In contrast to Morris, Adelaide Clemens, who played Heather in Revelation, had to work with physically existing monsters on the film's set. She said "I really took on the role of Heather Mason herself—the psychological journey that she’s going on. ... [W]ith the mythology of the game, the gravity of what the monsters are—what they mean; their symbolism, and all of those things—I did research the game, and look into the ‘history’ of Silent Hill, and what has been created there in the franchise. And, physically! I had to get incredibly strong, and incredibly fit—just really immerse myself in Heather Mason."
In Silent Hill: The Terror Engine, Bernard Perron wrote that Heather's "temper" and "sharp tongue" served to distinguish her from the female protagonists of the survival-horror games Rule of Rose (2006), Clock Tower 3 (2002), and Fatal Frame (2001), whom he described as being characterized as "more frail or innocent". Game Revolution's Chris Hudak preferred Heather over the prior protagonists of the series, Silent Hill's Harry Mason and Silent Hill 2's James Sunderland, whom he felt were "bland"; he praised her "attitude, some vulnerability and even some snarky teenaged wit". Joystick Division's James Hawkins praised Heather for how she "show[ed] the world that whiny teenage girls can become incredible badasses", putting her on the tenth place of his 2010 list of the top ten "badass ladies" in video game history. That same year, Mania Entertainment's "Briana Lawrence" ranked her fifth on her list of "13 Video Game Women That Kick Ass", calling Heather a "really cool lead character". Schuyler J. Dievendorf of The Escapist included her on his 2014 list of eight "most badass videogame ladies" as she "has gone through hell and become numbed to the nightmare. After seeing the things that she's seen most people would have cracked, but she keeps going."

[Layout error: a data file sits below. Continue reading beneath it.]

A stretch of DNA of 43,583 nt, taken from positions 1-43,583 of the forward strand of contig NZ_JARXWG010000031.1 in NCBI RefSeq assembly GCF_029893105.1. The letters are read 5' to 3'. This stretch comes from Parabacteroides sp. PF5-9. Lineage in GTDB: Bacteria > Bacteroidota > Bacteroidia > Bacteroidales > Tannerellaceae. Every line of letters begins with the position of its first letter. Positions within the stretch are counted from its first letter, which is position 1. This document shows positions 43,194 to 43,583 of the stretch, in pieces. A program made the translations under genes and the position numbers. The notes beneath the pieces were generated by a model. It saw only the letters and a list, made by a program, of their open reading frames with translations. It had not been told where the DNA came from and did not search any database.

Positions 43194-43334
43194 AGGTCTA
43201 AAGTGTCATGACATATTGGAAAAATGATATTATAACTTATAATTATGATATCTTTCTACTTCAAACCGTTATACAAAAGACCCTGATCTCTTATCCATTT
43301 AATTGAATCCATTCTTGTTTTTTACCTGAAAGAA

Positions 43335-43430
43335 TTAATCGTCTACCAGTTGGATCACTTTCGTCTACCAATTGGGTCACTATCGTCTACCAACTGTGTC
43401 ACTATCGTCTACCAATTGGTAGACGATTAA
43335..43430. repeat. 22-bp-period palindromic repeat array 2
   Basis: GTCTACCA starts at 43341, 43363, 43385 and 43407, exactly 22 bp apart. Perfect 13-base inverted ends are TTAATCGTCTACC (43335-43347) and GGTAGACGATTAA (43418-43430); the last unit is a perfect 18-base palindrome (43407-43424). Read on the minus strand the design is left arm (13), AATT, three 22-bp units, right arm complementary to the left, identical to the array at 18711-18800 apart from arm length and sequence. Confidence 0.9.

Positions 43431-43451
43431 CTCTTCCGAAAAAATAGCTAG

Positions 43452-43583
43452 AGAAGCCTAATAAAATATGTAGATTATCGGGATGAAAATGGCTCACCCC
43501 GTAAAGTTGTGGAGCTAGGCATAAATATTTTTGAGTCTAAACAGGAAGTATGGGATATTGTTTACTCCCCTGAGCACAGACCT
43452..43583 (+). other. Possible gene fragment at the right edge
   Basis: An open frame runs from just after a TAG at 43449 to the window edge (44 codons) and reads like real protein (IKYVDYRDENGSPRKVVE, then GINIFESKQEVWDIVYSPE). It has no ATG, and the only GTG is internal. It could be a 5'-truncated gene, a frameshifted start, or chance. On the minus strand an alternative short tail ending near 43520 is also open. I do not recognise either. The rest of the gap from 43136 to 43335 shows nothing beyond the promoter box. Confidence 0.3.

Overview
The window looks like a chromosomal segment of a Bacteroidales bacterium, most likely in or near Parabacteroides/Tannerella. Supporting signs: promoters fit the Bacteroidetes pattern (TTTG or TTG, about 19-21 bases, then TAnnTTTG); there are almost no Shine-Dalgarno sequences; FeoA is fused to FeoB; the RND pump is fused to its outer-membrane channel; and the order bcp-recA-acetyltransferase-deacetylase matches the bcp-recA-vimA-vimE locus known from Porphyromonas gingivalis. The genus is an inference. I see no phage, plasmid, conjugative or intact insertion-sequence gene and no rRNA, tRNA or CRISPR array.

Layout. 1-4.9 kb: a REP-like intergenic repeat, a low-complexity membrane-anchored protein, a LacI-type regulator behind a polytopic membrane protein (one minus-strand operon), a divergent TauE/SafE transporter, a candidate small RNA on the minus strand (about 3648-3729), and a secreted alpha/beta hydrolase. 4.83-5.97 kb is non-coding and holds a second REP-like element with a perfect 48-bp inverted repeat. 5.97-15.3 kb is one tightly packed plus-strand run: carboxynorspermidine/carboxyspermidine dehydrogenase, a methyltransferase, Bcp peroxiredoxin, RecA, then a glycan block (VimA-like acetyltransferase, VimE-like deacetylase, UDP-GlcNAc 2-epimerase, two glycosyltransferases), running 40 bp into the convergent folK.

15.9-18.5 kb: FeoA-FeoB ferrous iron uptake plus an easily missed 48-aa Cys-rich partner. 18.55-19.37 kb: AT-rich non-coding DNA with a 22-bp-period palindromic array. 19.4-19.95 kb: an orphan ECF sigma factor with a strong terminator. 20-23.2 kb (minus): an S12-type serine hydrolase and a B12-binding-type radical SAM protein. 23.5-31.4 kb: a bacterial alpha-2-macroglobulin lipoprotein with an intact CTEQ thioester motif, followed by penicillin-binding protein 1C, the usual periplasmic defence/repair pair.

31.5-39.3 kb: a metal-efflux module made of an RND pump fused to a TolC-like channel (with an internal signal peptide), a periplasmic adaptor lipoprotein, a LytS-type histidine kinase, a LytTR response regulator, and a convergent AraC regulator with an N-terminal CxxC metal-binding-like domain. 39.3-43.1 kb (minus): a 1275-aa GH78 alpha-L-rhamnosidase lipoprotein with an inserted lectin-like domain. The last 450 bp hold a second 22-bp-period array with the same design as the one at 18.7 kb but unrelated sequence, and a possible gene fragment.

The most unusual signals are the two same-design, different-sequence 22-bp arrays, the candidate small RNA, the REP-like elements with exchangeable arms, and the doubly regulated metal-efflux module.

GameDaily listed Heather in their "Babe of the Week: Chicks with Baggage", and GamesRadar cited her as one of the best game "babes" in the decade of 2000, highlighting the fact that she is "just a normal girl". CNET shared the sentiments, adding she "may not have the toughness of some of the other protagonists here, but Heather Mason is absolutely human and eminently relatable". UGO Networks writers placed the character second on its 2011 list of the best kids in video games, also featuring her on their list of the "most stylin'" alternate costumes for her "Sailor Moon-esque character" Princess Heather costume. In 2013, Complex ranked Heather as the 36th greatest heroine in video game history, stating that they still "love" her "despite the massive pile of fail known as Silent Hill Revelation 3D."
According to Leigh Alexander of GamePro, "for years, video games have struggled to define what constitutes a positive portrayal of women. We've learned what isn't, over our checkered history of anime panty shots, gratuitous cleavage and breast physics. And thanks to the likes of Half-Life 2's Alyx Vance, Beyond Good & Evil's Jade, Silent Hill 3's Heather Morris [sic], and Portal's Chell, we've got some idea of what is." However, one essay in Unraveling Resident Evil criticized Heather as following a "traditional trope" of a "sexless child" similar to the role of "a virgin or tomboy, Rebecca and Claire" in the Resident Evil series of horror games by Capcom, contrasting them with Resident Evil's Ada.